Minnesotans value their state lands and affirmed their support with the passage of the 2008 Clean Water, Land and Legacy Amendment. The DNR manages these lands on behalf of our citizens and continually strives to improve the state’s land portfolio through strategic purchases, sales and exchanges. We do this to ensure the state’s public land base meets the recreation, conservation and economic needs into the future.
About 24 percent of Minnesota's lands are public lands — more than 12 million acres of state, federal and county lands managed on behalf of citizens.
The DNR manages 5.6 million acres of state lands — about 11 percent of Minnesota's total land area; roughly 1 acre per person.
Minnesota counties manage 2.8 million acres of tax-forfeited state land — about 6 percent of Minnesota's total land area.
Do you ever wonder what is behind Minnesota’s outdoor culture? Look no further than Minnesota’s 5.6 million acres of state lands that provide space and access to a wide variety of outdoor experiences. This network includes recreational trails for snowmobiling, hiking, biking, skiing and off-road motorized use. Hunters and anglers have access to millions of acres of state hunting lands and waters. For others, state lands offer solitude and beautiful spaces for camping, wildlife watching and photography.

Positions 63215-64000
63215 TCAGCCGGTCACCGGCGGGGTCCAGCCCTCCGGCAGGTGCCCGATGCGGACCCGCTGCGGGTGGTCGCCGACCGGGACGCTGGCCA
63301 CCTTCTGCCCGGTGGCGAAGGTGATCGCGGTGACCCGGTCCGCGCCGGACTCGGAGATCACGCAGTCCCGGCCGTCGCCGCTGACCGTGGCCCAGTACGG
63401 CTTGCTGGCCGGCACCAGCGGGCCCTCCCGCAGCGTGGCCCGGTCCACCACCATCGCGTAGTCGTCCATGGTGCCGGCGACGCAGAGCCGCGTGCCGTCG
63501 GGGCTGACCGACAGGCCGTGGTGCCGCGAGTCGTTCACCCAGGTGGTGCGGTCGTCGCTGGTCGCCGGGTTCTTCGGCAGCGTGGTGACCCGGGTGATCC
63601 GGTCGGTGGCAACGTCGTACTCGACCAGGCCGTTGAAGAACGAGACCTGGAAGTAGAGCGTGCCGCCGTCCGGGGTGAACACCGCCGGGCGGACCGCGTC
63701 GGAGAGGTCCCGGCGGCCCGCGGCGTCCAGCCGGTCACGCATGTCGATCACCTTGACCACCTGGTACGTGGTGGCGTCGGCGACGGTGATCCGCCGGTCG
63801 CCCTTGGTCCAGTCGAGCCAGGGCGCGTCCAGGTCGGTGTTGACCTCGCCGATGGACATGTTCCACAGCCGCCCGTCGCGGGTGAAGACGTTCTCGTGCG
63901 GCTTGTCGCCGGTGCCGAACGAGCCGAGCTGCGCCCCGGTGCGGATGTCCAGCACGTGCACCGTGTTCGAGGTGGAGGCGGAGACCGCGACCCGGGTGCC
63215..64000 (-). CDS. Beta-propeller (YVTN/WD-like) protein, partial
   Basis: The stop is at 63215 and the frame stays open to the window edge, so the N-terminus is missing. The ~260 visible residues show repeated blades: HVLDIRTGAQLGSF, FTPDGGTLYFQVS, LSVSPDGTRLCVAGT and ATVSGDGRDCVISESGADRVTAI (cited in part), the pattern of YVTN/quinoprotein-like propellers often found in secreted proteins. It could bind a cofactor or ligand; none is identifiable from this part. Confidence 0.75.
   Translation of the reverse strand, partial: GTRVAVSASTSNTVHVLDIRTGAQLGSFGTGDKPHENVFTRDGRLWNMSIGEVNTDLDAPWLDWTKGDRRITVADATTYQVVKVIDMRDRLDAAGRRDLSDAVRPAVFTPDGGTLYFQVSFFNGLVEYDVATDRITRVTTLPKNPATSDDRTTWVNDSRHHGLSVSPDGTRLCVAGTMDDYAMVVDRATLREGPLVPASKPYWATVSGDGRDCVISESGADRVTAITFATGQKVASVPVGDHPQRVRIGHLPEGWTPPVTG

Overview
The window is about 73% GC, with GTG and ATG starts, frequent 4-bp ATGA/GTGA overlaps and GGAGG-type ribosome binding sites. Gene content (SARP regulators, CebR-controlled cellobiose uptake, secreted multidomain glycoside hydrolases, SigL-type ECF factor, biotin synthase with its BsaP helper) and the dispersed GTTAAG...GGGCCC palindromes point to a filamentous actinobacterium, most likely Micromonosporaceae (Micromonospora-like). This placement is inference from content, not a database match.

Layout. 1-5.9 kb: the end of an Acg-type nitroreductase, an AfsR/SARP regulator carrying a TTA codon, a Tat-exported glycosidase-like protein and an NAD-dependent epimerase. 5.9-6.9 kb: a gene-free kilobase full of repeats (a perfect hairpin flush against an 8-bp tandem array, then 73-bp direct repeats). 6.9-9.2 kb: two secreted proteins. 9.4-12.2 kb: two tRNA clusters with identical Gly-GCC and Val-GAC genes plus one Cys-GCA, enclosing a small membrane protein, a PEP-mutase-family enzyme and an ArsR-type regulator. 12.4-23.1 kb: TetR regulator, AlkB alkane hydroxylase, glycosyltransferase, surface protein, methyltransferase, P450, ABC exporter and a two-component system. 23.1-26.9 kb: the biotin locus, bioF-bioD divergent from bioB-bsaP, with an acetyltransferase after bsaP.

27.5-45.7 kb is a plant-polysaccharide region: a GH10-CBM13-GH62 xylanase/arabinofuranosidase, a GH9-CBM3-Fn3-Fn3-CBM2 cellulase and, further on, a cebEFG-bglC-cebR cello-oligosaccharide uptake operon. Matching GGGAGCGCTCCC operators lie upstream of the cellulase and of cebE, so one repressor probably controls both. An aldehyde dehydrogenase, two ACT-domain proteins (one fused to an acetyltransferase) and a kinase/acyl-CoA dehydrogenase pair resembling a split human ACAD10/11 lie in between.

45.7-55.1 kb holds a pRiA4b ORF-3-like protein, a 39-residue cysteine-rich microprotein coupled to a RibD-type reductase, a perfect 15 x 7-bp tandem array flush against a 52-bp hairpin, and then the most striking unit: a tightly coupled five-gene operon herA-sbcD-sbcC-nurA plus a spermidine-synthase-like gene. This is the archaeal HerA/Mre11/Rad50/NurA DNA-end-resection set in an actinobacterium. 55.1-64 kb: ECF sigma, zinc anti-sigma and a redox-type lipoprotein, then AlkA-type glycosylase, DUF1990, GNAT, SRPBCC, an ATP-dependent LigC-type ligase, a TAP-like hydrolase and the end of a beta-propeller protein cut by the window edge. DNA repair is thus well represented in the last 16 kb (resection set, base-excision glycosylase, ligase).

State lands generate tourism and recreation equipment spending across the state. State forests provide about 30 percent of the state’s wood supply for an industry that employs 64,000 people. State-owned mineral royalties generate millions of dollars each year for Minnesota’s Public School and University Trust Funds. The state pays approximately $32 million annually in Payment in Lieu of Taxes (or PILT) to local governments to offset property taxes not collected on state and tax-forfeit lands.
As the state’s population grows, state lands increasingly play an important environmental role. State lands in the form of forests, prairies and peatlands play important roles in providing clean water and air, carbon sequestration, habitat for pollinators and wildlife, and protection of space for rare plants, animals and geologic features.